Despite the unicorn and rainbows packaging and the publicity material harping up Cyndi Lauper and Dale Bozzio comparisons, XOXO, the debut album from Miss TK and the Revenge initially sounds exactly like Le Tigre. It may seem reductive to bring up the comparison, as if every female singer working with a mixture of freeze-dried punk rock riffs, boombox hip-hop beats, and new wave cheese is a de facto Le Tigre clone. In this situation, however, it is impossible to not make the comparisons when hearing the album’s opening tracks where Miss TK hits that same screaming-while-pouting tone Kathleen Hannah honed with Bikini Kill and perfected with Le Tigre. Perhaps it is only coincidence, as Miss TK is drawing from the same artist pool as Hannah and company, but I am tempted to put it up to a test. Take the sneering “Fake Italians Ain’t No Stallions” and play it for a Le Tigre fan and harp it up as an unreleased demo from Feminist Sweepstakes. Only the most hardcore fan will be able to call your bluff, as “Stallions” is almost a note perfect Le Tigre song, complete with its ironic reworking of the “Be Aggressive” cheerleader chant.
The first four tracks, while certainly fun enough on their own, even “Your Show” a watered down attempt at rewriting Le Tigre’s “The The Empty”, it is not enough fun to get over the complete uselessness of these tracks. If the public wants to hear mediocre Le Tigre tracks, there are enough Le Tigre EP’s and singles out there to satisfy that desire. By frontloading the four most derivative songs, XOXO does disservice to former Zero Zero keyboardist Miss TK and her attempt to revive the spirit of Jem and the Holograms. The tracks following “You Show” are a more accurate representation of the band’s aims. “Hey Baby” is a fluffy pop moment that finally shows Miss TK showing a voice of her own, and the slinky, almost funky, “Unicornacopia (I Love Nico)” succeeds in totally erasing the unconvincing punk persona of the earlier songs. “Elevator” provides pleasant memories of inoffensive mid-‘90s alternative rock, with Miss TK contributing her strongest vocal performance, showing that the Kathleen Hannah-inspired vocals of earlier tracks were mere affectation.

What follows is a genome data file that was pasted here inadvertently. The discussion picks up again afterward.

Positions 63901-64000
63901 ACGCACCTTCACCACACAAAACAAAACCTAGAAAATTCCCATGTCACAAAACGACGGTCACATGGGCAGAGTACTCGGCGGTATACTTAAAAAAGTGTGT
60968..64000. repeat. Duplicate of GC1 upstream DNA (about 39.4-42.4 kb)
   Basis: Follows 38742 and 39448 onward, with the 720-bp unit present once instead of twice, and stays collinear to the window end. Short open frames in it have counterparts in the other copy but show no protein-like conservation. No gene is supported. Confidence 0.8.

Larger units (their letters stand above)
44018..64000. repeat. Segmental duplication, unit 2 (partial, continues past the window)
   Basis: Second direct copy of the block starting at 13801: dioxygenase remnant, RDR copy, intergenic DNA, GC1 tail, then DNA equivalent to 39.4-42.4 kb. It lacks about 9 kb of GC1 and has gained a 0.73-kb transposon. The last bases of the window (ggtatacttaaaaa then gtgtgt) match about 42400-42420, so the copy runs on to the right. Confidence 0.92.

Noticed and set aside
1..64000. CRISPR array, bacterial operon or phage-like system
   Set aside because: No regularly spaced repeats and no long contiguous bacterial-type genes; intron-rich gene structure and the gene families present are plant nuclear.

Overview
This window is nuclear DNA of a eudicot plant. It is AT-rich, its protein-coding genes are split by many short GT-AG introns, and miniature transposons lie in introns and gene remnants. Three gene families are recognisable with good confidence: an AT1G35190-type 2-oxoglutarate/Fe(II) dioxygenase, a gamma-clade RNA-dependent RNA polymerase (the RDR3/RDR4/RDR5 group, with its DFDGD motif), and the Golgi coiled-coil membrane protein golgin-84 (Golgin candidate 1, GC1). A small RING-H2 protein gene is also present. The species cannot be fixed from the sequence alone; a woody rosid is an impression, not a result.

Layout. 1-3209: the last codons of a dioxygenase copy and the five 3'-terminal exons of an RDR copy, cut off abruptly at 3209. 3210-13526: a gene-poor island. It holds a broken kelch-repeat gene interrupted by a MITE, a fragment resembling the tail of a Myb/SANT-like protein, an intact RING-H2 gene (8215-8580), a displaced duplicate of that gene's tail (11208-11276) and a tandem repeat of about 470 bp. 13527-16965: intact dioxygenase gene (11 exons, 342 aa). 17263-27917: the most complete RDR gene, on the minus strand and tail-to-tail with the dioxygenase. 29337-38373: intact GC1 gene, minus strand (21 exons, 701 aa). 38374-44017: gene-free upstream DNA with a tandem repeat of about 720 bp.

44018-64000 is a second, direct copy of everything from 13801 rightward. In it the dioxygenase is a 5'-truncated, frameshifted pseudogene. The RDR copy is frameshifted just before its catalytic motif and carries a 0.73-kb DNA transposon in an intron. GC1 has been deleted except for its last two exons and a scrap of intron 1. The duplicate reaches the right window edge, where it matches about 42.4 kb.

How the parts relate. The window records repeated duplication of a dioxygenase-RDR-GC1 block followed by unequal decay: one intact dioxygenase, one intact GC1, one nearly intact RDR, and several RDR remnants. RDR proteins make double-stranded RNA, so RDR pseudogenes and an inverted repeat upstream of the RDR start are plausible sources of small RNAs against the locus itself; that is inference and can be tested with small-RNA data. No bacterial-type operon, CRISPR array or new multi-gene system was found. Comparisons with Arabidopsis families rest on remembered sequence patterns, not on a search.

From the sound of the rest of the album, the rest of the Miss TK and the Revenge songbook is relatively skimpy. The later songs on XOXO consists of a series of two minutes or less sketches that have been left incomplete (one song lasting a mere nineteen seconds). The least memorable of them is actually named “Basement Demo” in an admirable show of truth-in-advertising. It is never a good sign when an album that lasts less than a half-hour is padded with filler. A four-or-five song EP would have been a better choice, giving Miss TK an opportunity to put something out on the market until she and the band had a wider range of workable material.
Miss TK and the Revenge could have a true debut album’s worth of material in them, provided they follow the successes of XOXO and not on the Le Tigre sound-a-likes and the rote, punkish electro-pop numbers. In a final show of incompetent sequencing, their best track is the very last song, rousing listener attention after a long run of dull tracks. “Sunshine, Sunshine, Where Are You?” is a summer pop anthem just waiting to happen. Better produced, catchier, and more innovative than anything else on the album,“Sunshine, Sunshine, Where Are You?” is a slightly reggae-ish pure pop song in the vein of the Tom Tom Club. Miss TK’s bouncy vocals, and the shimmering backing track, evoke the feeling of the final bus ride home that heralded the beginning of an endless summer vacation. A part of me wishes that an inspired pop producer finds this song and gives this to one of the countless vacant teen pop singers so there is actually a decent summey pop song on the Billboard charts come this July. On the other hand, I wouldn’t want anything to take away from this song, Miss TK and the Revenge’s moment of triumph after a string of missteps.
// Sound Affects
"The man whose songs were recorded by Johnny Cash, Alan Jackson, Ricky Skaggs, David Allan Coe, The Highwaymen, and countless others succumbs to time’s cruel cue that the only token of permanence we have to offer are the effects of shared moments and memories.READ the article